About the Author
oe Giordano was born in Brooklyn. His father and grandparents immigrated to New York from Naples. Joe and his wife, Jane have lived in Greece, Brazil, Belgium and the Netherlands. They now live in Texas with their shih tzu Sophia. Joe's stories have appeared in more than sixty magazines including Bartleby Snopes, The Newfound Journal, and The Summerset Review
1. How did you get started as an author? What or whom inspired you?
My wife Jane and I lived in Greece. We loved the people and I became fascinated with ancient history. I decided to write an historical fiction about the Persian Wars: Marathon, Thermopylae and Salamis. The novel took some time and the prose was terrible. I realized that I needed to learn how to write. I took a creative writing class from Ben Fountain at the University of Texas at Austin. I walked out wanting to write short stories. I toiled for three years, amassing a landfill-worthy pile of rejections, before my first piece was accepted. Since then, seventy of my stories have been published and now my novel, Birds of Passage, An Italian Immigrant Coming of Age Story.
2. How many books have you written and in what genres?
The Persian Wars novel is on the scrap heap, leaving only Birds of Passage. The piece is literary historical fiction with a touch of romance.
3. What writing projects are you currently working on? What can you tell us about these projects?
I’m working on a modern literary thriller about an Italian-American who runs afoul of the Russian mob. I hope the reader won’t be able to put it down. I continue to write short stories that explore various aspects of human nature that I’ve either experienced or observed. A sequel to Birds of Passage will be written if readers demand more.
4. What does your writing process look like?
A hurricane. There’s a lot of spinning, sometimes careening off in unpredictable directions, but the intent is to land with some oomph.
5. Where is your favorite place to write?
I write in a computer equipped man-cave. The shelves are crammed with travel memorabilia. Our shih tzu, Sophia, is often in my lap.
6. How important are the names in your novels? How do you choose names for characters? Do you have any name resources you would suggest?
Some names are suggestive, for example Basso (short), Drago (dragon), and Innocenti (innocent). Leonardo was chosen because it sounds powerful and is also the name of a friend. I kept the Italian character’s home region in mind when selecting surnames.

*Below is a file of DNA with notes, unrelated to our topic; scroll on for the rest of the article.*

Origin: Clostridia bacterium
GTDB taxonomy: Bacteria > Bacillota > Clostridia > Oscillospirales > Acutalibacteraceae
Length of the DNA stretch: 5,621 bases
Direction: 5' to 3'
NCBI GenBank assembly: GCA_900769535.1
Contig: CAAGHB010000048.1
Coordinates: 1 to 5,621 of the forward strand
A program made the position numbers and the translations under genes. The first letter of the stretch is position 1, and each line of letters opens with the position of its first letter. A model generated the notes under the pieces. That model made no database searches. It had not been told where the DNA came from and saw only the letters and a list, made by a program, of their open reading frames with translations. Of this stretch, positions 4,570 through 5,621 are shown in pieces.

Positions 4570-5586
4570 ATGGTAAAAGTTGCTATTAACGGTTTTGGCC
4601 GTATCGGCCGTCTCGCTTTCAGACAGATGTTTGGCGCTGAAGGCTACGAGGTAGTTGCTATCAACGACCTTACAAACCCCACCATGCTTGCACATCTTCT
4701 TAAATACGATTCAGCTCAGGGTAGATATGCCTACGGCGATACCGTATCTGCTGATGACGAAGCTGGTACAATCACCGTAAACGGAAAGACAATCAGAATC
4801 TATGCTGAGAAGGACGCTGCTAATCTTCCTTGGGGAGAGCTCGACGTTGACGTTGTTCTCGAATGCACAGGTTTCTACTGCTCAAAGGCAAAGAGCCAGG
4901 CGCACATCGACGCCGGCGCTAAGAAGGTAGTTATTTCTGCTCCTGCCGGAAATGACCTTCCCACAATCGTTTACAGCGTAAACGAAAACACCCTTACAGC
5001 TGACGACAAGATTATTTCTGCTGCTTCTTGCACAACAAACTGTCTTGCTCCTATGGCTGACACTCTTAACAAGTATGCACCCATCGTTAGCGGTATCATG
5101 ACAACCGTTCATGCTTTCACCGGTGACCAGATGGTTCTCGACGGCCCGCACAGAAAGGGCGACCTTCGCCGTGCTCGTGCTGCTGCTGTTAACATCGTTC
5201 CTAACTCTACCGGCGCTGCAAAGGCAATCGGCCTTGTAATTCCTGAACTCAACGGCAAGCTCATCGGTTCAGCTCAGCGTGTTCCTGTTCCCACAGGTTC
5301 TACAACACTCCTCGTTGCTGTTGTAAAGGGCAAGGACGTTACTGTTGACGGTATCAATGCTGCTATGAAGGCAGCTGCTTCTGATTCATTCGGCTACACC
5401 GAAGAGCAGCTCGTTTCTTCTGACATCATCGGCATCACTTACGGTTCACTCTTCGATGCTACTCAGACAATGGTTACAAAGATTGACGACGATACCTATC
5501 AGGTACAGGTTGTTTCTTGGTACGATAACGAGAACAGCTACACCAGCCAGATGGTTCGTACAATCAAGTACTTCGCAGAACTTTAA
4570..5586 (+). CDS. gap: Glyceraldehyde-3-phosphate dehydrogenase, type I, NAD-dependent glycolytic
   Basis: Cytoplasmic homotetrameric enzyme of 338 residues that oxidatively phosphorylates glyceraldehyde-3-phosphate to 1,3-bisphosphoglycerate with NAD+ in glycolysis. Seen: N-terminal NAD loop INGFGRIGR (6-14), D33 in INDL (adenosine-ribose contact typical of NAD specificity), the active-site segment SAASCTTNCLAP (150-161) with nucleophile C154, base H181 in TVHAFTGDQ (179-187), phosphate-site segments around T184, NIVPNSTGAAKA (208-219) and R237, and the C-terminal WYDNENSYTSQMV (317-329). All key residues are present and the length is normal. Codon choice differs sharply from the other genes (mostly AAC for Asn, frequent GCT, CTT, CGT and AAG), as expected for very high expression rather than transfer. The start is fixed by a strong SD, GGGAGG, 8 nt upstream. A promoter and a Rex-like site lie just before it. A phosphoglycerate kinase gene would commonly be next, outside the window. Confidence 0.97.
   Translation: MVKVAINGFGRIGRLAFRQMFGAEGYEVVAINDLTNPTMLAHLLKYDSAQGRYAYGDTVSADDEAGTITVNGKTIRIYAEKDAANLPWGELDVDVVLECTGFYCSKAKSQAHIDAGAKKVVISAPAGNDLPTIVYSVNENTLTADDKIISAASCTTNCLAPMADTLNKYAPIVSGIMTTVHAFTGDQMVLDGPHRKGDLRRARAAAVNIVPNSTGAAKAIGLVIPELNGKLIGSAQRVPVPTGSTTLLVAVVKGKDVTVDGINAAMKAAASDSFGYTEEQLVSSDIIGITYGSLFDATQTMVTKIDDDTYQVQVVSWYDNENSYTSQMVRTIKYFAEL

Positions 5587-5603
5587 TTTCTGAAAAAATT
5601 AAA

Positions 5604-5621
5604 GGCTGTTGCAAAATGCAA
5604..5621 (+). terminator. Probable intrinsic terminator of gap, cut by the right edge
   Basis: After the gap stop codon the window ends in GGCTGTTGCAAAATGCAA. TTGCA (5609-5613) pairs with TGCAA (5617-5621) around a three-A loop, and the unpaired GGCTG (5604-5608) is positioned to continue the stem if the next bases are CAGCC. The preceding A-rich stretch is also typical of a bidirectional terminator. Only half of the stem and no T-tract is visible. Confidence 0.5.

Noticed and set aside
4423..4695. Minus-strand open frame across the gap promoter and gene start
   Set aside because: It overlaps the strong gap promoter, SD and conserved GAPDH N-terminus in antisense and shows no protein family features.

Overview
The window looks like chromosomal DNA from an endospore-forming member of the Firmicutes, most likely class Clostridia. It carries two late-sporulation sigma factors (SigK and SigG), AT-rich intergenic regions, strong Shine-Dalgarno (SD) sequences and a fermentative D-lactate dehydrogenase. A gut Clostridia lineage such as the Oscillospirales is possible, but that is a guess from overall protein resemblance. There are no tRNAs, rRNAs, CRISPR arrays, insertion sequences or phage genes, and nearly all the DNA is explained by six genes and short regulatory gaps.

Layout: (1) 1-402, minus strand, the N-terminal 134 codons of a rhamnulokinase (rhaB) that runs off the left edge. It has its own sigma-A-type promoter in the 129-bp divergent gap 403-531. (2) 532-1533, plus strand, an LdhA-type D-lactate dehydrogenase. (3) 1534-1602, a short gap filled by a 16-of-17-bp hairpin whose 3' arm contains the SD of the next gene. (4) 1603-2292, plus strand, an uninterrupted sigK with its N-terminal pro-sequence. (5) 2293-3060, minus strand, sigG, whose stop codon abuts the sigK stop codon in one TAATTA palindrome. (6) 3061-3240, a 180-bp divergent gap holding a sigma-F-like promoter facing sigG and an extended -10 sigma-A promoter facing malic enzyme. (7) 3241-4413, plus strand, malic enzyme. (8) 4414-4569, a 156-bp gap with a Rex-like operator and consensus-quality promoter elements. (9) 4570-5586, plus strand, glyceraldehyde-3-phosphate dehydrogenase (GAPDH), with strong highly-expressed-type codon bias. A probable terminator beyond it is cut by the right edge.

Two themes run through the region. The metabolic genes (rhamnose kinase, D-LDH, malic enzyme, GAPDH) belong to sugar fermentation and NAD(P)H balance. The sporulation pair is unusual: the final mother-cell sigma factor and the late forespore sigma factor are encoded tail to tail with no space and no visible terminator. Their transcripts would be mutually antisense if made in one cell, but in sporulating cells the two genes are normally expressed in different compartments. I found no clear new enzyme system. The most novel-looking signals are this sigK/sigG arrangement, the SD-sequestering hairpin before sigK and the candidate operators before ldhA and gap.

7. What authors/novels that you enjoy would you recommend?
Ben Fountain’s Billy Lynn’s Long Halftime Walk was excellent. Cormac McCarthy cynically explores the depths of human evil. As I’m writing a literary thriller, I’m rereading Le Carre. I also read a lot of short stories for enjoyment and inspiration. Chekhov, Salter, and Richard Yates are favorites.
8. Where is your favorite place to read and why?
A: I read a lot in my computer man-cave, but otherwise there’s no special place.
9. What period of history interests you the most?
Recently I attended the University of Texas as an English and History major. So, I was able to explore many past periods, e.g. The French Revolution, The American Revolution and Civil War, ancient Greece and Rome. Recently, we traveled in Ireland and I was turned onto Irish history.
10. If you could choose someone famous to star in one of your books made into a movie. Who would you choose and for which character?
He’s probably too old now, but Leonardo Di Caprio as Leonardo Robustelli. If Martin Scorsese or Francis Ford Copolla directed the movie, I’m sure they’d find the right actors for Birds of Passage. I’d love to see who they’d pick for Azzura.
11. What inspired the idea for your novel Birds of Passage, An Italian Immigrant Coming of Age Story?
All my grandparents and my father were immigrants from Naples. They entered the United States during the Progressive Era. I was curious about the period and took a graduate course at UT Austin. My term paper focused on Italians who were called “birds of passage” because they were the first immigrants who returned to their home country. Many made numerous trips until the immigration laws tightened. During the semester, I wrote a short story, “The Sour Smell of Pain” about an Italian immigrant’s experience. Since my Greek novel tragedy, I had a number of short stories published. so I tackled Birds of Passage. The novel is not about my family, although insiders will recognize many veiled references. I’m old enough to have known people born in the nineteenth-century. I tried to capture how people of that time thought and acted.
12. What other hobbies do you enjoy when you are not writing?
Jane and I love to travel. We also play bridge and golf together. I’m always working on my Italian.
Check out my review of
BIRDS OF PASSAGE
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